The Week After

Last Friday was the day. We said “see you later” to our sweet twins. They were 10 months of joy, learning, and love. As first time parents, we were tested in every way of our lives. Add an extra layer to the complexities of parenting by being a foster parent and the legalities, rules and restrictions, the constant merry-go-round of notifying at least five people at all times of our every move, and the emotional impact was exhausting.

We taught them to walk, to use utensils, to try different foods, we made Christmas cookies together and we got to see what Christmas is through a child’s eyes. We took them to the Children’s Museum and watched their little bodies play to exhaustion but fill their big minds with lots of interesting concepts. We had our first summer in this house with them. Many of you were there. We bought a kiddie pool and took them swimming for the first time. I remember being so disgusted but finding it hilarious when they pooped in the pool…and the tub. We swooped in like hawks to pull them out of that water. I remember feeling like a shit parent when one of them fell out of the chair, but through her lip, and bled.

We had a good relationship with their mom, we had a bad relationship with their mom, and now we’re back to having a decent relationship with her. We never had a good relationship with their dad. He’s a piece of work. I’ll leave it at that. I became the biggest fucking mama bear that ever lived and more times than I can count some people heard my roar. We took them to the doctor probably too many times in the beginning. We didn’t miss a court date. We advocated tirelessly for them. If not us, who? I don’t think we’ve laughed and cried so much in our lives. We gave every. single. bit. of ourselves to loving and protecting them. We made permanent life changes, some of them huge, for a temporary situation. We gladly made those changes knowing exactly what we were doing. We did so because they needed us and we were too happy to accommodate that.

And now they’re gone. I threw their sheets in the wash today and I cried. I knew I was washing away every trace of their angelic little selves out of those sheets forever, but I know the next kidlets will come along needing a clean and safe bed, and one will be waiting to welcome them. I don’t smell them in their room like I used to, which is both relieving and heartbreaking. Their bathroom no longer houses their Minnie Mouse potty where they’d go to after they’d point to their cute little bums and say, “Poo poo…”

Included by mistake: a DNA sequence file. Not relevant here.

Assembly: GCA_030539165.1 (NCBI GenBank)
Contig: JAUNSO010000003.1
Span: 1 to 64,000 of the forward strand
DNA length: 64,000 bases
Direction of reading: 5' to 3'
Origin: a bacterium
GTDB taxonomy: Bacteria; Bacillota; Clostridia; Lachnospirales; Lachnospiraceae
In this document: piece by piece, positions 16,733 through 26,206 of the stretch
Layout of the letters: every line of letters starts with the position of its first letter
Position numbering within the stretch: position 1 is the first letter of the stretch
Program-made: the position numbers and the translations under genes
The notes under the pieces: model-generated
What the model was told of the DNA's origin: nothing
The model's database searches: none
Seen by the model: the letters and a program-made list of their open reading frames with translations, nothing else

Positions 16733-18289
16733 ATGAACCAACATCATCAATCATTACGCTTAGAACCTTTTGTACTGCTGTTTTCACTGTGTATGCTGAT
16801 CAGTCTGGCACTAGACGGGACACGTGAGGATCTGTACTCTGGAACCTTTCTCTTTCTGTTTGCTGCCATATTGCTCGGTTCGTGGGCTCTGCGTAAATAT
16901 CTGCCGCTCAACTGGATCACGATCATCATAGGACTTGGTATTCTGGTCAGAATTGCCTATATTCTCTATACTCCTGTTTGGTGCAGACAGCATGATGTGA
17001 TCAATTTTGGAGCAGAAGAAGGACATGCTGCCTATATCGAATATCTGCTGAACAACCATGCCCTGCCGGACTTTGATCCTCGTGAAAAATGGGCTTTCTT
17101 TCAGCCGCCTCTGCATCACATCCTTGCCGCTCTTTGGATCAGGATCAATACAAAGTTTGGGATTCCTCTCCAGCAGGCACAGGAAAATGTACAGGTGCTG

This week was harder than I expected. Every day knocked the wind out of me. I was exhausted. Drained. Empty. I thought for sure my work would keep me distracted but that didn’t work. I was on my way home on Monday night and normally I’d be walking in the door to them having returned from a weekend at their moms. I’d burst into the house and my soul would ignite with joy at the sight of their little faces. When I realized that wasn’t going to happen on Monday I didn’t want to go home. In fact, I avoided it.

Tuesday came and the depression of them not being there on Monday night poured into the next day. On my way home from work, I’d normally pick the twins up from daycare on Tuesdays because that was the one day during the work week they didn’t have a visit. No picking up from daycare anymore. In fact, I just so happened to take the freeway home that day. Later that night, I realized that taking the freeway home meant I didn’t drive by their daycare on my way home. Deep in my mind I knew there was no picking them up when I got in my car. I just didn’t realize it in that moment.

Wednesday came and Mitch had to return to working the night shift. I came home to an empty house. No husband. No kids. Just me. By myself. Aching for contact and knowing it wasn’t coming. I tried my hardest to avoid feeling anything I felt on Monday, Tuesday, and Wednesday. By Thursday and Friday I had just given in to feeling shitty. One thing about both Mitch and I, we don’t do depressed very well. We’re not really that way. Even if something hard is going on we’re still always looking at the positive. I can’t possibly explain to you how enormously impossible it felt to be positive when everything we loved walked out the door and didn’t come back.